FML, Every Email I Send Goes to Gmail’s Promotions Tab
Written by Chris Farmer
Categories: Best Practices
4 minute read time
The Promotions tab. Some people love it, some people hate it, some people love to hate it. For many of us, when we find our messages filed under Promotions, we say something along the lines of:
It all started four years ago when Google introduced tabs to make inboxes a little less chaotic. This is good because all too often important personal or business conversations get hidden in the clutter of coupons, shipping notifications, invoices, and social media updates. It’s all stuff you want to catch up on, but you have to take care of your boss and/or your mom first. Otherwise, you get yelled at for not responding to that email of cute puppy pictures.
Tabs give you a way to organize your email clutter into nice, little tabs where messages are categorized and waiting for you to read them at your leisure, all the while keeping your most important messages in the Primary tab.
What are these tabs anyway?
So if you’ve been living in the upside down since 1983, you might have some questions. Most importantly, what are these tabs and what do they do exactly?
Google created five tabs with labels that correspond to the most common categories of emails. It all happens thanks to a proprietary algorithm that identifies which category an incoming message belongs and automatically assigns that message to the appropriate category. Users who have tabs enabled will then see those messages collected under the corresponding tab.
Here’s a breakdown of the five tabs and their intended uses:
Primary: The Primary tab is intended for person-to-person conversations from the user’s contacts or any other messages that don’t fit into the intended use of the other tabs.
Social: The Social tab is where you’ll receive messages from your social networking sites/apps such as Facebook, Tinder, LinkedIn, etc.
Promotions: All you shopaholics will find your coupons, offers and other marketing messages in the Promotions tab.
Updates: The Updates tab contains what most would consider transactional messages such as shipping notifications, invoices/receipts, order confirmations, etc.
Forums: You’ll find all of your discussion forum, group, and mailing list notifications here.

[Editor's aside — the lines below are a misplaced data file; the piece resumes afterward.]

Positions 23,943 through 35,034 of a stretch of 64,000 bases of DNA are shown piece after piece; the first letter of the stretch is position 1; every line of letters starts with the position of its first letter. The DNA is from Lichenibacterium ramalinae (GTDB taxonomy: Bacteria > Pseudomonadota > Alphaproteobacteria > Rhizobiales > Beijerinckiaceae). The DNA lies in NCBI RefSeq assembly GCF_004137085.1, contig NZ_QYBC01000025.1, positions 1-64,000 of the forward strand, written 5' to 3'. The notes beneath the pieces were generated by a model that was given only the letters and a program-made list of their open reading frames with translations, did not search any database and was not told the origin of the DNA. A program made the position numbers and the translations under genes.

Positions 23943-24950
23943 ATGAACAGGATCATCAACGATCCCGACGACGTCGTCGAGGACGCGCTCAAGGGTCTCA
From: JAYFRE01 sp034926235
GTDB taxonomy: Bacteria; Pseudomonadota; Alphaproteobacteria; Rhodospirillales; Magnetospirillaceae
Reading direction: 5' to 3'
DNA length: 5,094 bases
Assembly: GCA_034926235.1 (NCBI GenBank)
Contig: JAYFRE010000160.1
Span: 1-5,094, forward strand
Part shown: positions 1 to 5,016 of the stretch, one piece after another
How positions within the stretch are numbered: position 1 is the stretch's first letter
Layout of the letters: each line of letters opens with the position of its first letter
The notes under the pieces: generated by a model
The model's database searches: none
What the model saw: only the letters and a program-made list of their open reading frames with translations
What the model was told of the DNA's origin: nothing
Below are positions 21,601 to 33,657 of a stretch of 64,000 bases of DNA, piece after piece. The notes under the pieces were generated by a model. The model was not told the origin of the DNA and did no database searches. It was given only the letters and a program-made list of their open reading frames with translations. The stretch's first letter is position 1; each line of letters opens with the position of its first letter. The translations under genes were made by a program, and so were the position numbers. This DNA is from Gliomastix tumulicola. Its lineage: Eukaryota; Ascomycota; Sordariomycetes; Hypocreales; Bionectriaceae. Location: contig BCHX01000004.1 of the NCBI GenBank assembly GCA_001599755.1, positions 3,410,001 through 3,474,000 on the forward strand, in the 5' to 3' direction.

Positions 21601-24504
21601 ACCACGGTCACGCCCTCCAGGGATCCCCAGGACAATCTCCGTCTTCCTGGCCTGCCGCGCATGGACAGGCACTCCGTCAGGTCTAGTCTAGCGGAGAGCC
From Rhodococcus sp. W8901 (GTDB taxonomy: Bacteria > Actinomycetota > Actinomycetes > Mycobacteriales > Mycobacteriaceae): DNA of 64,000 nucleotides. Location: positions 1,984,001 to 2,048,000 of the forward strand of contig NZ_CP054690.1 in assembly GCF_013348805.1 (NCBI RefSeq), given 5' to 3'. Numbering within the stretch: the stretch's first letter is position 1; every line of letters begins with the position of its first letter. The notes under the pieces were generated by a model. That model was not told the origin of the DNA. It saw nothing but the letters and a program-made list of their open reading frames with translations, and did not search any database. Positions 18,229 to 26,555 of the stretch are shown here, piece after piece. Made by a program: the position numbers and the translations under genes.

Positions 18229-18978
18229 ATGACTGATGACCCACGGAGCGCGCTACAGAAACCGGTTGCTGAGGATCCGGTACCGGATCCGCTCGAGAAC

But these tabs suck…
Or do they?
So tabs are all fine and great for the recipients, but most senders would say they’re not so fine and great. As a business, you want your message to get to the inbox.
Well, the good news is that if you land in any of these tabs you actually did make it to the inbox. Gmail’s tabs are simply the inbox broken down into categories. And that’s a lot better than getting blacklisted. So, before you start fretting about your emails ending up in the Promotions tab, take a minute to celebrate making it to the inbox.
There are some legit benefits to Gmail’s tabs. For one, ReturnPath found that these tabs actually improved deliverability (messages making it to the inbox vs the spam/junk/bulk folder), increased open rates, and reduced the number of spam complaints.
Since these emails are categorized, they’re not fighting for space with different types of emails. So when people are in the mood to shop and looking for deals, they know to go directly to the Promotions tab. This means recipients are more likely to open your message at a time when they’re interested in that type of message.
It’s also important to remember that not all of your Gmail recipients are using tabs. About 35% of them have this feature disabled (myself included). So the Promotions problem may not be quite as widespread as you think it is.
Cool. I still want the emails I send to go to the Primary tab.
We know Gmail categorizes messages based on an algorithm, and we know that the tabs aren’t all that bad for senders. But if you’re like every human ever, you’re probably thinking, “how can I beat the system?”
Even though we feel like total losers for saying this, gaming the system isn’t a great idea. The more you make your marketing messages look like personal messages, the more likely you are to get complaints about them. Basically –
But we do recommend improving your chances of getting your emails into the Primary tab. And your best shot is by sending to users who want your messages (double opt-in for the win!) and sending high quality content that’s related to what they signed up for.
If people are super excited to read your email, they just might move your messages from Promotions to Primary. You can even come right out and ask them to move you to Primary. I remember quite a few companies doing this back when the tabs feature first came out. Here are some instructions from Google you can share with your engaged Gmail subscribers to help them move messages to the Primary tab.
So that’s it. Your subscribers ultimately have final say over which tab your message goes to. And that’s okay because the Promotions tab isn’t so bad after all.
Now, if you’re not ending up in the inbox at all, that’s something that needs to be addressed. Our managed service provides a dedicated account manager who proactively monitors your account for delivery issues, IP reputation management, throttling, blacklists, etc. And they’ll work hand-in-hand with you to game plan the best sending solution for your use case. Learn more about it and talk to one of our email experts here.
Happy Holiday Emailing!